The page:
CENTCOM bases hold fun runs

  • Published
  • By Airman 1st Class David Dobrydney
  • 379th Air Expeditionary Wing Public Affairs
Across the U.S. Central Command area of responsibility, servicemembers were making a run for it.  More than 2,000 participants from four Southwest Asia bases took part in their separate half-marathons and 10Ks, aligning their runs to coincide with the Air Force's annual flagship marathon at Wright-Patterson Air Force Base, Ohio, scheduled for Sept. 18.

Officials at Sather Air Base and Joint Base Balad in Iraq, Bagram Airfield in Afghanistan and an air base at an undisclosed location in Southwest Asia held their competitions Sept. 5 to 13. While race officials at Bagram and Balad offered only the 13.1 mile half-marathon, officials at the remaining two bases allowed participants to choose between a 10K or the half-marathon.

On Sept. 5, Sather Air Base officials held their marathon and 10K and they were the first.  More than 300 participants turned out to run. One was Navy Lt. j.g. Saulomon King, who won the 10K with a time of 43:48.

"I'm coming off of a (foot) injury and just wanted to see how I felt before getting back into racing," Lieutenant King said. 

Besides his injury, there were other challenges during the run. 

"(The marathon) started out in the dark so the little arrow markers were difficult to see," Lieutenant King said. "Some of the dirt roads had hidden obstacles that weren't that visible when the race began." The arid Iraqi climate didn't help either. "I think I had cotton mouth after the third step.".

Despite the shaky start, Lieutenant King enjoyed himself. 

"I appreciate everyone who puts these races on while deployed," he said. "Running can get monotonous so it's fun to get out with people and compete in events like this."

Six days after the Sather event, on Sept. 11, marathons were held at Joint Base Balad, Iraq and at the undisclosed air base.

More than 350 participants gathered at the Southwest Asia air base to take part in either the 10K or half-marathon.  That race started at 5 a.m., just as the sun was rising. Besides the runners, approximately 100 volunteers turned out to act as road guards, man water stations and set up tables of fruit at the finish line for runners to replenish their energy.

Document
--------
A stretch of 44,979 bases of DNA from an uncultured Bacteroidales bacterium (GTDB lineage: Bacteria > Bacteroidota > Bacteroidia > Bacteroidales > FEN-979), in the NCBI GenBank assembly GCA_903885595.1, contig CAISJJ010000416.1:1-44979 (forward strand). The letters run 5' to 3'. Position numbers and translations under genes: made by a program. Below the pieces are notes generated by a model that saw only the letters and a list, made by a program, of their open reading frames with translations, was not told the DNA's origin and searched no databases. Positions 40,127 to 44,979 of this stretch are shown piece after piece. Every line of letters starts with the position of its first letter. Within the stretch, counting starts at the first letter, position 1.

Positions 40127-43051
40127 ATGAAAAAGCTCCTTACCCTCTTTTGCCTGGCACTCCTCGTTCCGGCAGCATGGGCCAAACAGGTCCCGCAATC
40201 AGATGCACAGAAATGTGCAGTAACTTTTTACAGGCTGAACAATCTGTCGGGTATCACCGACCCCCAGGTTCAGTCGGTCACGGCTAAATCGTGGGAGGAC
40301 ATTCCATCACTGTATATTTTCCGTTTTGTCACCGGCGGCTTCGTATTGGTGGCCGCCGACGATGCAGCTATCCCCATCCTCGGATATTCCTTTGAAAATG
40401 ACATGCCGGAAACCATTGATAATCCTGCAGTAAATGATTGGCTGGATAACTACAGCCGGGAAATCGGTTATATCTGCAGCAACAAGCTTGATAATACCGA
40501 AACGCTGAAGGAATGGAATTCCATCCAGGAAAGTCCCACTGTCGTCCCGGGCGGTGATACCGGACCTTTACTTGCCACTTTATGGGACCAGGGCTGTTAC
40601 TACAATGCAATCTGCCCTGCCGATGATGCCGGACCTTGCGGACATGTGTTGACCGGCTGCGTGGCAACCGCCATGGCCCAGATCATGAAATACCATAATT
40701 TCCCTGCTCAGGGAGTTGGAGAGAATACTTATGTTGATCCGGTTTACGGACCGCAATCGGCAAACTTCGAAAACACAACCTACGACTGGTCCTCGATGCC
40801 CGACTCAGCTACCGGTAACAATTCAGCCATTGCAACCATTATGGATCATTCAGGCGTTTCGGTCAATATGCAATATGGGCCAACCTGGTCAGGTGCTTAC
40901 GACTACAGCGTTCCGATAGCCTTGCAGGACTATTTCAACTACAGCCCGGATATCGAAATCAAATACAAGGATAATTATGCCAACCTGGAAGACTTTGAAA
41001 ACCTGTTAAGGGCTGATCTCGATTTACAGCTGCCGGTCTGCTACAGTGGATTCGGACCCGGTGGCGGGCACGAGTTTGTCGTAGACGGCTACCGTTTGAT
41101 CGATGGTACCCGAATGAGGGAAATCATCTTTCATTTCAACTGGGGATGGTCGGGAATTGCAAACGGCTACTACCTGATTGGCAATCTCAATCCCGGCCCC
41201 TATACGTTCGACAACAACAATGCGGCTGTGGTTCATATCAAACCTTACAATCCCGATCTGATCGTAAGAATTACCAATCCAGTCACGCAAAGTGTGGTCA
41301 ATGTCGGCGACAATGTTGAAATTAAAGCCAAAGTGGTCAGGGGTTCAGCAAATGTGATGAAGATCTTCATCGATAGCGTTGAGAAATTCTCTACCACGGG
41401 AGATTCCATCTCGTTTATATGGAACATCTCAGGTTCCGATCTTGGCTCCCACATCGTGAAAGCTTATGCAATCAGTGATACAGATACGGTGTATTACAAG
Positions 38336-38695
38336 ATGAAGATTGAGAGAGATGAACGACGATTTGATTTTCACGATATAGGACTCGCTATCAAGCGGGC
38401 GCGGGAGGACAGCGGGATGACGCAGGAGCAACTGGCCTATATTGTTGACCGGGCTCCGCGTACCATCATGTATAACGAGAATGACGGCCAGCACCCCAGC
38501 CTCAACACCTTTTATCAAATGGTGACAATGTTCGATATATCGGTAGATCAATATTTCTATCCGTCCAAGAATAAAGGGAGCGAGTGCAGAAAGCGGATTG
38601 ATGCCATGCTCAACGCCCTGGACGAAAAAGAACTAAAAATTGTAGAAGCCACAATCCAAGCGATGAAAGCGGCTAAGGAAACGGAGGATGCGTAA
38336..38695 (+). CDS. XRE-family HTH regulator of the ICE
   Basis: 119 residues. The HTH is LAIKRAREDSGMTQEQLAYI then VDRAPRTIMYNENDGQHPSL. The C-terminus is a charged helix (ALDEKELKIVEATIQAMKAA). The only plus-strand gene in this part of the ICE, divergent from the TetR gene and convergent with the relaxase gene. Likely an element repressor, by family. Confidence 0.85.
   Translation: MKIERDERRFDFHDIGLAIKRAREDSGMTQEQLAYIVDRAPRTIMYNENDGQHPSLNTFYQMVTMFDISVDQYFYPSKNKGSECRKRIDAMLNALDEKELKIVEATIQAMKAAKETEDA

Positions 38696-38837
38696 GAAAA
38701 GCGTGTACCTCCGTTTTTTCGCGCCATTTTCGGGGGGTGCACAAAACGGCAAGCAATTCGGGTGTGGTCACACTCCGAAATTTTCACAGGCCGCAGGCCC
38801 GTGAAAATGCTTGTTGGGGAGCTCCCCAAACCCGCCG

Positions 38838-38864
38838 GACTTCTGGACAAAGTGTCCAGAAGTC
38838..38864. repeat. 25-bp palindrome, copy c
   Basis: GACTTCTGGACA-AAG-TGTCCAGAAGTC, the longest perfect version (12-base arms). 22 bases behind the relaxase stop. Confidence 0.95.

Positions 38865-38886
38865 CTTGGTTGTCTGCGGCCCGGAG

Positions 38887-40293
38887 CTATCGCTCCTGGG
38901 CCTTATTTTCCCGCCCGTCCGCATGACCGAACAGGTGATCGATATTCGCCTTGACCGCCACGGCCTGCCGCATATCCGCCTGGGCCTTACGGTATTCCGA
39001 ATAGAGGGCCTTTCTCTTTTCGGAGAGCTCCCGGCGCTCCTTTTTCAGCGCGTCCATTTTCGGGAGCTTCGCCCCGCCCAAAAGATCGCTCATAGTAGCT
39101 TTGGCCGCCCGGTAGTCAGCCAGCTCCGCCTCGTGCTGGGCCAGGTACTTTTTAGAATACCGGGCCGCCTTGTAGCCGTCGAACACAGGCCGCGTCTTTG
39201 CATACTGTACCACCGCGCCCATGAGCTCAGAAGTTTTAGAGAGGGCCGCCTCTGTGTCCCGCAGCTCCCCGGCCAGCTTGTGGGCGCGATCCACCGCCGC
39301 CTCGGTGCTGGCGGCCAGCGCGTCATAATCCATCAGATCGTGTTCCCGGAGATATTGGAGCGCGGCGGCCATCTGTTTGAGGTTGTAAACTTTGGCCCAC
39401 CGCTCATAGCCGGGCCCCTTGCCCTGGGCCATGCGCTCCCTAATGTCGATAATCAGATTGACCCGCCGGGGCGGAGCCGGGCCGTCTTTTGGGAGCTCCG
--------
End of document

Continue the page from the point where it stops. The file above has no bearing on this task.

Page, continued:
"I can't say enough about our volunteers;" Stephen Blalock, event coordinator, said, "they all showed up and helped make this event a success."

Almost all the participants wore running shoes and carried nothing heavier than an MP3 player and a set of earphones. Army Sergeant 1st Class Ronsoni Long of the 1-43 Air Defense Artillery Brigade, however, not only ran in combat boots, he also carried a 35-pound rucksack. He finished the 10K with a time of 78:33.

"I've always tried to challenge myself," Sergeant Long said. "And as an Army NCO, I have to inspire my troops. I wouldn't ask them to do something that I wasn't willing to do myself."

Meanwhile at Balad, 600 runners participated in the half-marathon, starting and ending at Holt Stadium there. Since there wasn't the option of a 10K, the participants faced a bigger challenge.

"I've practiced at the Army 10-miler, that was nothing compared to this," said Army Spc. Kristopher Jones of the 514th Support Maintenance Company.

For Senior Airman Bridget Bollinger, 332nd Air Expeditionary Wing protocol specialist, finishing the half-marathon meant meeting a goal. 

"Before today, the longest organized run I've participated in was a 5K," she said. "It feels good that I've achieved one of the goals I had set for myself. Now, I'm ready to set some more."

Meeting goals was also on the mind of Airman 1st Class Sashley Wolfe of the 421st Expeditionary Fighter Squadron at Bagram Airfield, who ran in the half-marathon there Sept. 13. 

"I'm running in this half marathon because a future goal of mine is to compete in a triathlon at least once in my life, so this is just a step in that direction," she said.

Airman Wolfe prepared for the run in a rather unique way. 

"My training consists of actually dancing as much as possible, from salsa lessons to country line dancing, even a little dancing in the office," she said. "I know it sounds silly, but it's a great way to keep your mind off how much work your body is doing."

No matter what their reason for running or the distance covered, all the servicemembers got in their daily exercise and enjoyed the company of fellow Soldiers, Sailors, Airmen and Marines. One Airman, in particular, may have summed it up best.

"We're all out here in the fight, away from our families," said Maj. Dennis Lincoln, who ran in the Balad half-marathon. "So, it was great to be doing this with all my fellow servicemembers; it made the event really memorable."

(Editor's note: Information for this story was provided by Staff Sgt. Misty Slater, 447 AEW/PA; Staff Sgt. Jacob Richmond, 332 AEW/PA and Tech. Sgt. John Jung, 455 AEW/PA).